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The foggy world of chemobrain


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The foggy world of chemobrain

TheStar.com - Science - The foggy world of chemobrain

Many cancer patients experience a kind of post-chemotherapy fuzziness that can be long-term and debilitating. Researchers are still struggling to explain why

November 03, 2007

Hannah Hoag

special to the star

Can't remember. Can't concentrate. Can't even find the keys.

These are all things we experience from time to time, but many people with cancer find they develop a cloudiness during chemotherapy they just can't shake.

Because patients associate the onset of their problems with the treatment, this mental fog has been dubbed chemobrain.

But it's not yet clear to researchers that chemotherapy is to blame. And while this mild cognitive impairment is not a new complaint, it is only in the last decade that researchers have begun to study it.

"There are still some people who would doubt that there is an effect," says Ian Tannock, a medical oncologist at the Princess Margaret Hospital, who studies the cognitive effects of chemotherapy.

Many patients receiving chemotherapy will experience a mild mental fuzziness during treatment, says Timothy Ahles, a clinical psychologist at Memorial Sloan-Kettering Cancer Center in New York City.

It can often be chalked up to fatigue, anemia, sedating drugs and sleep difficulties.

For most it's a mild annoyance that clears up. For others it is a debilitating condition that can last for years after their last cancer treatment.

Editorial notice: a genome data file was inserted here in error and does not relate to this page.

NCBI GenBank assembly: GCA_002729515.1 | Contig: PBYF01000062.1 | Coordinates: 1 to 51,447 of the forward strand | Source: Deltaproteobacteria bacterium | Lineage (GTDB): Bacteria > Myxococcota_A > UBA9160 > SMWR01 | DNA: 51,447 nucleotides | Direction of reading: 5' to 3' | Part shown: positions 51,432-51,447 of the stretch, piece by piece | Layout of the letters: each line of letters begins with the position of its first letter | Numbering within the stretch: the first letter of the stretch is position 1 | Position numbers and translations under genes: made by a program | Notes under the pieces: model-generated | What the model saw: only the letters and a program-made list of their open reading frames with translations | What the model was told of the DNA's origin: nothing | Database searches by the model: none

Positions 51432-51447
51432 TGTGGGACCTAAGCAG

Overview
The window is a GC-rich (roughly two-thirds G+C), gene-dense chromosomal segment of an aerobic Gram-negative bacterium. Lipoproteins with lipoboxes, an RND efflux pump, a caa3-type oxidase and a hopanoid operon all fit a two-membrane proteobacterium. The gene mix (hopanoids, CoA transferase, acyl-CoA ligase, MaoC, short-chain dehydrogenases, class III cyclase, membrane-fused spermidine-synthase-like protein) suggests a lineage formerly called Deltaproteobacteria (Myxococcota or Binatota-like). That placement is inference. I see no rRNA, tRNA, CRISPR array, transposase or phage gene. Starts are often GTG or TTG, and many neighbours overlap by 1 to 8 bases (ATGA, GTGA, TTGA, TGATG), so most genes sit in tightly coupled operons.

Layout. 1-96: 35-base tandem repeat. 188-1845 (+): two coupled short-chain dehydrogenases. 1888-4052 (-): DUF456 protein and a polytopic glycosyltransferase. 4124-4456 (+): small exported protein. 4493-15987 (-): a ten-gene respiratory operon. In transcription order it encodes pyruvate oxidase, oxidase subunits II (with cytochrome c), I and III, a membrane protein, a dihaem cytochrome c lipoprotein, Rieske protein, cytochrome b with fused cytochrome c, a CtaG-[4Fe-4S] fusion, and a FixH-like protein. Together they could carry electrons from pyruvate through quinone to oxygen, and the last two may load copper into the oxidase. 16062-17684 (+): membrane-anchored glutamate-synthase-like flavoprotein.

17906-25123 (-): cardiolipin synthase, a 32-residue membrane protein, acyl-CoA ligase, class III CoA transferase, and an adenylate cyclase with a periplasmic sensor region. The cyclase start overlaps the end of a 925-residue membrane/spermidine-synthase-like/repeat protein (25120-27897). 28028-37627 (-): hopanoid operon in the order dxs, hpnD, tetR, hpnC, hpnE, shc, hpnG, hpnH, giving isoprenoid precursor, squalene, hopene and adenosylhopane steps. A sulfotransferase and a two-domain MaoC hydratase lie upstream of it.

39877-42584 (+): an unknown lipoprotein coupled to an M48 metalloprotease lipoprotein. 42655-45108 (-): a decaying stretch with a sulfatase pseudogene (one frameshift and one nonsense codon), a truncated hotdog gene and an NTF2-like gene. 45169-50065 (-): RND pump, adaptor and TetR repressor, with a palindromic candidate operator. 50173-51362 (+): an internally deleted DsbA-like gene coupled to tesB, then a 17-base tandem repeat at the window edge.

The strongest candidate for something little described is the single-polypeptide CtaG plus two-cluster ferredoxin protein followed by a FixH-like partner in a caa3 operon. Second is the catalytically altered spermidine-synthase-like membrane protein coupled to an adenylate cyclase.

"It's transient for most people. It lasts for a while and then it gets better," says Tannock.

"But there is a very low incidence of people who appear to suffer profoundly from this for many years after, such that it affects their lifestyle."

The effects can be subtle – they're not nearly as dramatic as Alzheimer's or head trauma. They can also be difficult to measure.

Neuropsychological tests that measure memory and speed have long been considered the gold standard.

"The problem is, these tests have been designed to assess people with fairly severe brain pathologies – strokes, brain tumours or head trauma in a car accident. They're not great at picking up these subtle changes," says Ahles.

Often these people achieve scores within the normal range, although prior to their cancer they may have scored higher.

"The brightest and the best and those most likely to have a high cognitive demand in their lives may be the most likely to complain that there is something wrong," says Barbara Collins, a neuropsychologist at the Ottawa Hospital.

Multi-tasking becomes almost impossible. Juggling ringing phones, beeping emails and colleagues knocking at the door can become overwhelming.

"In many cases, these neurocognitive side effects are the primary reason cancer survivors do not return to work," says Collins, who spoke on the problem yesterday at a downtown conference for young women living with breast cancer.

Most oncologists and neuropsychologists agree the likely offenders include high doses of chemotherapy, the combination of chemotherapy and hormone therapies like tamoxifen, or the early menopause women in their '30s and '40s often experience with treatment.